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Medical Terminology Daily (MTD) is a blog sponsored by Clinical Anatomy Associates, Inc. as a service to the medical community, medical students, and the medical industry. We will post a workweek daily medical or surgical term, its meaning and usage, as well as biographical notes on anatomists, surgeons, and researchers through the ages. Be warned that some of the images used depict human anatomical specimens.

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A Moment in History

Dr. Thomas Dent Mütter
Dr. Thomas Dent Mütter (1811-1859)

Dr. Thomas Dent Mütter

(1811-1859)

Thomas Dent Mutter was born on March 9, 1811, in Richmond, VA. His mother died in 1813, and his father died of tuberculosis in 1817. Thomas was orphaned when he was barely 8 years old. His father left him a somewhat meager inheritance and in his early life had to do with less that others with his objectives in life. He was well educated under the tutelage of Robert Carter, his guardian, and in 1824 he started his studies at the Hampden Sidney College of Virginia. He continued with a medical apprenticeship with a Dr. Simms in VA. He was well respected and even at his early age he would do home visits for his medical benefactor with great results. He started medical studies at the University of Pennsylvania, where he earned his MD in 1831. The new young doctor, Thomas Dent Mutter, MD was only 20 years of age.

At the time, Europe was the place to go to if you wanted advanced medical studies. Dr. Mutter had no money, so he applied as a ship surgeon to be able to cross the Atlantic. Once in Europe, he spent time in Paris, where he studied under the tutelage of Dr. Guillaume Dupuytren. He later studied for a short time in England where he met Dr. Robert Liston. Following Dupuytren's teachings, Mutter was fascinated by plastic surgery.

A chance encounter with what was to become his first well-known acquisition of a medical curiosity, Mutter started thinking on how to help those people that were known at that time as “monsters”, patients who the general public did not see, because they did not appear in public. The curiosity in question was a wax reproduction of the face of a French woman who had a “horn” arising from her forehead. This piece is on exhibit at the Mütter Museum.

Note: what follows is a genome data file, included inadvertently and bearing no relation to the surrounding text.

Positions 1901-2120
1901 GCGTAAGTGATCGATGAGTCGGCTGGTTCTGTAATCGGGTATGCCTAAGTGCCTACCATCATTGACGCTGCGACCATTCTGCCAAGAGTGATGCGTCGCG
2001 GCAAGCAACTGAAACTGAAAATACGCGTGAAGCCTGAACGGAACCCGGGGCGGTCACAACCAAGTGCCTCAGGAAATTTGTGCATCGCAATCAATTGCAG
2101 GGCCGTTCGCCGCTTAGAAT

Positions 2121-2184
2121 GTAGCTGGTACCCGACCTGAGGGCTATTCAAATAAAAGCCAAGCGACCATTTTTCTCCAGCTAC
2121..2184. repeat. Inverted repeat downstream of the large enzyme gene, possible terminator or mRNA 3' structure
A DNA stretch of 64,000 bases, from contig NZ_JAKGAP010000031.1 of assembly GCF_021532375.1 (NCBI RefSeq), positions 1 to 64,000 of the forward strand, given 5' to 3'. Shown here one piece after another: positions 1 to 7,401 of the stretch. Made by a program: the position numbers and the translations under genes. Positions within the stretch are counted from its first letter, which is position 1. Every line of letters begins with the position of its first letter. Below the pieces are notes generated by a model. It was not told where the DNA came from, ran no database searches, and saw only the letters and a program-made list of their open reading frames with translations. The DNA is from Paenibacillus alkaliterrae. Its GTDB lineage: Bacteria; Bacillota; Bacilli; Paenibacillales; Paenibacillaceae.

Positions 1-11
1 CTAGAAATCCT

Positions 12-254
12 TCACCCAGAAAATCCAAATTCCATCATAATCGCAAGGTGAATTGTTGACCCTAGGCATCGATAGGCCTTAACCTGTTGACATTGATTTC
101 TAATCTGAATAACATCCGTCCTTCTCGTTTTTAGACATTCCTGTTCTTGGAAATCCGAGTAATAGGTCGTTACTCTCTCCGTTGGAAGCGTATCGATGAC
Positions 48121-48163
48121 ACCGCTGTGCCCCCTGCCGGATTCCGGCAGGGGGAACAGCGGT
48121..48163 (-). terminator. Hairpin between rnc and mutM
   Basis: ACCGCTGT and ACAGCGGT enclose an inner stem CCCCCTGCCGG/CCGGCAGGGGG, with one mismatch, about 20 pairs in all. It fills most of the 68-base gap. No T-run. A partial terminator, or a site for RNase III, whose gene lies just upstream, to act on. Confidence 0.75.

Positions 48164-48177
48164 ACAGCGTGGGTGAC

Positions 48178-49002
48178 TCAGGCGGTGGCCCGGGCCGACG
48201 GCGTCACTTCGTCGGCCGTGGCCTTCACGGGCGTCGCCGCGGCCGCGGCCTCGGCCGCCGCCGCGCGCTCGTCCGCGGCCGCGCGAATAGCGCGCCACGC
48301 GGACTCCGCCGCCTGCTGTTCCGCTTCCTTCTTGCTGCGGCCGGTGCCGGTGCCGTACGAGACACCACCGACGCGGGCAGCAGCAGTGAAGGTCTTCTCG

Back in the United States in 1832, Thomas Dent Mutter changed his last name to give it a more “European” sound and added an “umlaut”, so now he was Thomas D. Mütter, MD. It may also be that he wanted to pay homage to his Scottish-German heritage, who knows? He opened his medical office in Philadelphia and although it took time, eventually he had a thriving practice. One of his specialties was the work on “deformities” so common at the time because of facial scars born out of the use of open fires in houses, and deformities caused by burns and loss of tissue due to chemicals used in local industry. Dr. Mütter is the pioneer of what we call today “Reconstructive Surgery”.

In 1835 he was asked to join the Medical Institute of Philadelphia as an assistant professor of Surgery. He was an instant success. Dr. Mütter was adored by his students because, he would question the students and guide them to discovery instead of just lecturing and leaving. In his Discourse eulogy of Dr. Mütter by Joseph Pancoast he writes:” The power of attracting students near him by his mingled gentleness, energy, and enthusiasm; of fixing their attention by the lucid and methodical arrangements of his Subject, by his clear demonstrations, and sprightly oral elucidations, came so readily to him, and was so early displayed) as to seem almost intuitive.” In 1841 Dr Mütter was appointed Professor of Surgery at the Jefferson Medical College in Philadelphia.